Wednesday, August 31, 2011

Charlotte Chamber Music aims for 100,000 listeners

How's this for thinking big? Charlotte Chamber Music lays out its organizational vision like so: "Charlotte becomes the cultural center of the Southeast through the vibrant engagement of its citizens, connected to their humanity, history and each other."

We probably shouldn't hold one cultural group responsible for all that. Even when it focuses on its own role, though, Charlotte Chamber Music's goals are ambitious. By 2014, the group wants to enrich its musical offerings, develop new ways to reach audiences -- with performances online, for instance -- and "convince 100,000 people to participate."

That's from the prospectus the group is shopping around Charlotte as it starts raising the money it will need: $500,000 over the next three years. At the plan's core, the group envisions "an acoustically amazing" venue of about 300 seats -- the right size to showcase chamber music.

No one knows of such a place right now. But "it's not necessarily that we have to build something," says Elaine Spallone, the group's executive director. The answer might be a renovation somewhere -- such as the auditorium at the new Mint Museum Uptown. At the moment, sound echoes in there, says Ben Roe, Charlotte Chamber Music's artistic director. But that might be fixable.

So the group wants to bring in theater specialists to help with the search. Its plans also include hiring a full-time artistic director; studying what current and potential listeners want; and beefing up the website so it can deliver music.

Those are high hopes. But the group thinks it has the right material: music that's "intimate and personal."

"Chamber music, as an art form," the prospectus says, "is the epitome of connecting people and engaging them."

Monday, August 29, 2011

Fundraising website jumps into action

N.C. Dance Theatre doesn't go onstage with Mark Diamond's "Bolero" for another six weeks or so, but the performances' first leap took place Monday: On first day of the Art & Science Council's new fundraising website, $10,000 came in to help cover the NCDT's costs.

NCDT's request was one of five that were completely funded within hours of the unveiling of The site enables cultural groups to post projects that need financial backing. It's part of the ASC's effort to energize its fundraising by going beyond its annual wintertime campaign, which seeks money for dozens of arts groups' general operations.

As of Monday afternoon, 84 donors has pledged a total of $105,000, ASC vice president Krista Terrell said. Out of the 50-plus requests on the site, these five were completely covered:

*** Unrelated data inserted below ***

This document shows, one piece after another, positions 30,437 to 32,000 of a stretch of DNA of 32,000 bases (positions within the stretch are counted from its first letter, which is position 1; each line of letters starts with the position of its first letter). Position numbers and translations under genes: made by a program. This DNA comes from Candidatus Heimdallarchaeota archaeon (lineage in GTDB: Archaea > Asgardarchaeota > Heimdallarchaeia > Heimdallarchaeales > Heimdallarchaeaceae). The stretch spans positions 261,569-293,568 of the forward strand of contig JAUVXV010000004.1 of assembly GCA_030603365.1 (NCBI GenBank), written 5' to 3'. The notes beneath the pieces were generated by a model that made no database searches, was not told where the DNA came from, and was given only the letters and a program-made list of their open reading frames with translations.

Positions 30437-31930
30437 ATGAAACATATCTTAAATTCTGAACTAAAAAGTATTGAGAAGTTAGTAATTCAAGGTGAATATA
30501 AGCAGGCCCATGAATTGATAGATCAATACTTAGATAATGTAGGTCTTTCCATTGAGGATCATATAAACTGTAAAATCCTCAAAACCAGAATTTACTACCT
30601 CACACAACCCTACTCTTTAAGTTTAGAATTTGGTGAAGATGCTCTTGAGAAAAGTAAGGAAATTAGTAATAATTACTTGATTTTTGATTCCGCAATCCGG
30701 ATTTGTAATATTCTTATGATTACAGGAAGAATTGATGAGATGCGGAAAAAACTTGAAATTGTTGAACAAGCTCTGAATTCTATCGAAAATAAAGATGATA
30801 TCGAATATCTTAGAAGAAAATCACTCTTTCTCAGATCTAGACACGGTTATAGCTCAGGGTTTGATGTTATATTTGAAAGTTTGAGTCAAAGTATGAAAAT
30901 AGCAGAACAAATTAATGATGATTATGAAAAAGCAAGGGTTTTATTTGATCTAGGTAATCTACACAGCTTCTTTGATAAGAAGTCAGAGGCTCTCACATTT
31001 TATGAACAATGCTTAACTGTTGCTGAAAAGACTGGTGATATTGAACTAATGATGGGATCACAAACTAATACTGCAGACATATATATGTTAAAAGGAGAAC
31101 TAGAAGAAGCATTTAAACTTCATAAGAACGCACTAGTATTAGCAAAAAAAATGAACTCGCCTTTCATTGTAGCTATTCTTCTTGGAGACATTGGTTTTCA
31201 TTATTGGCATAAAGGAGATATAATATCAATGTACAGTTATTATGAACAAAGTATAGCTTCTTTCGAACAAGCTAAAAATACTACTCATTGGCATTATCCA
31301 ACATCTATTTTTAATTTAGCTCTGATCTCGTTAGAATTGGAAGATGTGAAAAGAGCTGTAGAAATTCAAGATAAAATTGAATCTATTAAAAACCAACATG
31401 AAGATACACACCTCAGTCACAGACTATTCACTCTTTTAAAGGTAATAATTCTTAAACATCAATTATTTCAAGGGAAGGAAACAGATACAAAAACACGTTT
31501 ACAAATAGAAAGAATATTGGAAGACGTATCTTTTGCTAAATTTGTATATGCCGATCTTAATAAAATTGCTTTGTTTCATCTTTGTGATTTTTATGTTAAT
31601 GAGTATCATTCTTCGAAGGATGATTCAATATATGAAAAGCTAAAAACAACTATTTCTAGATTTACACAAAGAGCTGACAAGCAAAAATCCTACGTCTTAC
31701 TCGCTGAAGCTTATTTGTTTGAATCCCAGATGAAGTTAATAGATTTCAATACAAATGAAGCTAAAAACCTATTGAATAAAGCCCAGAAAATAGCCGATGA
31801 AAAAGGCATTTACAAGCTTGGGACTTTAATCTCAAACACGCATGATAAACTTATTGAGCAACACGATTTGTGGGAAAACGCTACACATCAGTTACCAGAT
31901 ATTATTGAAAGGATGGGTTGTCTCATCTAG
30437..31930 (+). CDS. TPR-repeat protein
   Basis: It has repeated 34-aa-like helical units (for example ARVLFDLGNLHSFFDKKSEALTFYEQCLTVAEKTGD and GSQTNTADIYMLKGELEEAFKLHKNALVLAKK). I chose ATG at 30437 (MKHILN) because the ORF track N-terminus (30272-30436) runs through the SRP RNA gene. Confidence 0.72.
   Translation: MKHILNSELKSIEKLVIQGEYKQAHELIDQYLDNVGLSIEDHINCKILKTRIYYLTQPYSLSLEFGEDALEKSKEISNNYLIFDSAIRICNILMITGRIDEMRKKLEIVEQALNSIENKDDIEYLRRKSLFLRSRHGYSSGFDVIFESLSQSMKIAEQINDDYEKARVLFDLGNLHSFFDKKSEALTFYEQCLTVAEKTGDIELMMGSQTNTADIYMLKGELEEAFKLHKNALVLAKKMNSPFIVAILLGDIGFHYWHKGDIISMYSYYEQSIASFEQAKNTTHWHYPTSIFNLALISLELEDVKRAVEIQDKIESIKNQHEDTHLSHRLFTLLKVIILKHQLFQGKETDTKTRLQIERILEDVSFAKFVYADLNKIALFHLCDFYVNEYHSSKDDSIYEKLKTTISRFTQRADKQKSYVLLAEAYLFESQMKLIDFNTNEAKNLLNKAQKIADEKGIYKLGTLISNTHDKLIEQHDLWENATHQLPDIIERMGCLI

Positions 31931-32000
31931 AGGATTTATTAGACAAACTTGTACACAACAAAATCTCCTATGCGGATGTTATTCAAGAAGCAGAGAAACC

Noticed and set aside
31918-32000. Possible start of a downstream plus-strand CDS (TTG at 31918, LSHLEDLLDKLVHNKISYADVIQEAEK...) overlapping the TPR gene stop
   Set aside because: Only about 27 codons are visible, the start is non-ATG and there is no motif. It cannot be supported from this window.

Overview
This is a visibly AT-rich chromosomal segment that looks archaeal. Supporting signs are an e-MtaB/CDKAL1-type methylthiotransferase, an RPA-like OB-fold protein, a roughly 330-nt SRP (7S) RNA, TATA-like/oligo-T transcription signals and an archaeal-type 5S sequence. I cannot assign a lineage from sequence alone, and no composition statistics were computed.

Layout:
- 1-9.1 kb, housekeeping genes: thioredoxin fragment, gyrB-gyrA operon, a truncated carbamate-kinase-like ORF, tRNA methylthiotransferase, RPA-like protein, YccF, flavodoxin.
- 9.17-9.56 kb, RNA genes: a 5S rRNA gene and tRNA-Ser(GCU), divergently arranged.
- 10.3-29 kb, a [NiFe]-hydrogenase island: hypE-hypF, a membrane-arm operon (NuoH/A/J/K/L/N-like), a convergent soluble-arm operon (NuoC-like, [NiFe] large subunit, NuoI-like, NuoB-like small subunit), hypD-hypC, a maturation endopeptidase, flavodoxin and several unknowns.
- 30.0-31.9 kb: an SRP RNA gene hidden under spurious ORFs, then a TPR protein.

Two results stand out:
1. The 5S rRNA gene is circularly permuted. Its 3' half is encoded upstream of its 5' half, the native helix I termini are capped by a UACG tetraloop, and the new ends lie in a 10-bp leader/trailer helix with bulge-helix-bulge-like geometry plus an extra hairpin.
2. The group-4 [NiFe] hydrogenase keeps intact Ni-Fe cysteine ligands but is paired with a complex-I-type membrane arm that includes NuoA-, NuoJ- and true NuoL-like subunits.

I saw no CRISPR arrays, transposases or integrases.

NCDT's "Bring a Ballet to Life": $10,000 to sponsor a revival of "Bolero," choreographed by NCDT's Mark Diamond in 2008. The money helps with the choreography fee, dancer time and costumes. The performances are Oct. 13-15.

Another from NCDT, "Outfit our Dreams": $1,038 to buy uniforms for children taking dance classes through NCDT REACH, a program for students whose families can't afford classes on their own. The girls' uniforms, $24.80 each, include leotards. NCDT mercifully allows the boys, whose outfits cost $36.80, to wear shorts and T shirts rather than tights.

Community School of the Arts' "Music Lessons for All": $1,300 to give need-based financial aid. Each $100 pays for a month's work of weekly 45-minute lessons.

The Charlotte Symphony's "Discover the Magical World of Music with Lollipops": $600 to buy craft materials for children's activities during the pre-concert festivals of the orchestra's Lollipops series.

Children's Theatre of Charlotte's "Help CTC Fill 'er Up": $560 to buy gas for the van that shuttles the company's professional touring troupe, the Taradiddle Players, throughout the Carolinas and Virginia.

The projects reached their finish lines with the help of the John S. and James L. Knight Foundation. The foundation, established by former owners of the Charlotte Observer and other newspapers, is matching all pledges to the site up to a total $100,000.

Thursday, August 25, 2011

Looking for cultural chemistry

Critical Mass may sound like it should stand atop a column devoted to the Catholic church, so I'll start with a confession: The name is actually a hand-me-down from a friend in another town who decided he didn't want it himself.

No matter where it comes from, the name works perfectly for Charlotte. The city has worked for decades - at least since the Arts & Science Council issued its 25-year master plan in 1976 - to set off a cultural explosion. Charlotte prides itself now on starting into its second 25-year plan with the opening of the Levine Center for the Arts uptown.

Does that mean the arts boom is upon us? Well, think about the unheralded milestone coming up: This season will be the 10th anniversary of the Charlotte Symphony's last season with a balanced budget. Since then, while the orchestra has managed to keep playing, a series of other cultural groups - beginning with Charlotte Repertory Theatre - have gone under.

So it looks like the arts community is still looking for the fuel it needs. You have to give people credit for sticking with it, though.

A while back, leaders of Charlotte Chamber Music filled me in on their coming season. They had wanted to include Schubert's "Trout" Quintet, one of the most beloved chamber works there is, but it wasn't an option. There wasn't room at the First Presbyterian Church to put four string players next to a piano.

So the group is on a quest to find a new place to go someday - part of a master plan of their own. We'll come back too that soon.